Note:  Correspondence concerning this article should be addressed to Professor Lieselotte Ahnert, Department of Developmental Psychology, University of Vienna / Faculty of Psychology, Liebiggasse 5, 1010 Vienna, Austria; E-mail: [email protected]
Abstract: The present study aimed to explore social origins of peer interactions from the perspective of attachment theory. After five months of experience in child care, 34 infants averaging 15 months of age were videotaped with their peers during free play in the group without care providers involved. Four types of interactional tendencies, i.e. contact seeking, possession conflicts, object exchanges, and play were registered for the target infant as being most prevalent in interpersonal activities with peers. Furthermore, the security of infants' attachments to their mothers was assessed prior to child-care entry and those to primary care providers, five months later. Associations of infants’ attachments and infants' interactional tendencies were stronger for infant-care provider attachments than for infant-mother attachments. Especially long play times with a few peers were typical for infants with secure attachments to care providers, whereas lower rates of possession conflicts and object exchanges were found to be linked to infants' attachment security to their mothers.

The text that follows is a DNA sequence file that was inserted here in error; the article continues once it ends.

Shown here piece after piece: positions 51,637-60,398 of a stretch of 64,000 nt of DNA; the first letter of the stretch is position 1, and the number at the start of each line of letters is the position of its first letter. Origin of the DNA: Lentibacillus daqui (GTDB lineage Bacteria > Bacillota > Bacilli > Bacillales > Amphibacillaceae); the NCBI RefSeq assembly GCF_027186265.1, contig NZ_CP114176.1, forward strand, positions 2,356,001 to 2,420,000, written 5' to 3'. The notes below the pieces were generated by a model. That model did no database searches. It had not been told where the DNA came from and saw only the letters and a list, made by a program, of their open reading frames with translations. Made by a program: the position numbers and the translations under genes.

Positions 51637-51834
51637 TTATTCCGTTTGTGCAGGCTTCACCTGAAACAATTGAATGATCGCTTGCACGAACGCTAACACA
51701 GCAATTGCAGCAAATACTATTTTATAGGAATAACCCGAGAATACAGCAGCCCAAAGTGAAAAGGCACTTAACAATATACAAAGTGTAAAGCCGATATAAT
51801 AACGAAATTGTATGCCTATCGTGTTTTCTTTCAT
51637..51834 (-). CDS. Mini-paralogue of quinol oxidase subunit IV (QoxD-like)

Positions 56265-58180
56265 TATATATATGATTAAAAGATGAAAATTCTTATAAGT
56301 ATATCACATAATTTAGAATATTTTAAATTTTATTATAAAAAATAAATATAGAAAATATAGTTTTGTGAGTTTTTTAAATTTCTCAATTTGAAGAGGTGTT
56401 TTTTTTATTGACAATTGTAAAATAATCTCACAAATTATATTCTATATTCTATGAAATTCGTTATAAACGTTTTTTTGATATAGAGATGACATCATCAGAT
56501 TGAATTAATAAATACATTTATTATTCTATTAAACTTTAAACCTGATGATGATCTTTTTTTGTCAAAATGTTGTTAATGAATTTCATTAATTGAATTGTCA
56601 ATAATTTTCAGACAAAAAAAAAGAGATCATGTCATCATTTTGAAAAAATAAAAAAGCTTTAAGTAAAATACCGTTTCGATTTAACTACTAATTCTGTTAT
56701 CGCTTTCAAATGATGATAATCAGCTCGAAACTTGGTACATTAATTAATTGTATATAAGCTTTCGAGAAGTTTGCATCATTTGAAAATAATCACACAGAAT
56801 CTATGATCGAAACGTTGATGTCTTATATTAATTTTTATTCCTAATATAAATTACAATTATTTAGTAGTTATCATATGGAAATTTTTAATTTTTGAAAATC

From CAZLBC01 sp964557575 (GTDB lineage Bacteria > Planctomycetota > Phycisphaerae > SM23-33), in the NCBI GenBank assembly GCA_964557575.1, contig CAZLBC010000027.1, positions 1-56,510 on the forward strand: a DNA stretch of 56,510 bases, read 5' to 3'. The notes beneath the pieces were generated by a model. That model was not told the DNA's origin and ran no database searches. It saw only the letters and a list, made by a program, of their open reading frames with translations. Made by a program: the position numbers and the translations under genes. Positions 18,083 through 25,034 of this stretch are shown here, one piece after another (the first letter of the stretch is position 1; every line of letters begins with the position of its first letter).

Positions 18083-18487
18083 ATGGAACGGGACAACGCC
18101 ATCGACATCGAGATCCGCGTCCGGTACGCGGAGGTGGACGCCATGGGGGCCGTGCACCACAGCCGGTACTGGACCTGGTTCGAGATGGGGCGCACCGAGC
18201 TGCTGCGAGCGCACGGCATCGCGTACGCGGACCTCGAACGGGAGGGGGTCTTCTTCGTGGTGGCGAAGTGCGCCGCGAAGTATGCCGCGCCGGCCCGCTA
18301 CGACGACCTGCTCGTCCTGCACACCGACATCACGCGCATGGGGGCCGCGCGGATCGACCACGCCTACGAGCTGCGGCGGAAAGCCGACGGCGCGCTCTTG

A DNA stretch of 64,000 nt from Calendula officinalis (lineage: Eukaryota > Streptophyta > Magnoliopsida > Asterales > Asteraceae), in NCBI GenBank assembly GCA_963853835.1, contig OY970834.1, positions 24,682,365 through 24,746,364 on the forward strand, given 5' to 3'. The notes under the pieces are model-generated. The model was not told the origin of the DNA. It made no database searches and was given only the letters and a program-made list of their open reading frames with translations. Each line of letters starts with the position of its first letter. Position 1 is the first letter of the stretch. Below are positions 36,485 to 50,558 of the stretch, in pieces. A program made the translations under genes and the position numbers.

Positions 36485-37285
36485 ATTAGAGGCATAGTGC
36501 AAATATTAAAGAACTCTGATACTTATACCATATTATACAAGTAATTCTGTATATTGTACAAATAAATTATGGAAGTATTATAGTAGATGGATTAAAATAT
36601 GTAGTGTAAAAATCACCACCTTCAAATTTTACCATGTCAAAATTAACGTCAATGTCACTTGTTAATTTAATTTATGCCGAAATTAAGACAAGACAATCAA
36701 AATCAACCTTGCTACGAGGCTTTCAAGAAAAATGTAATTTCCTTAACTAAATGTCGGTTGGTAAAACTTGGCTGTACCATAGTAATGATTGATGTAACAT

Keywords: attachment security, contact seeking, possession conflicts, object changes, play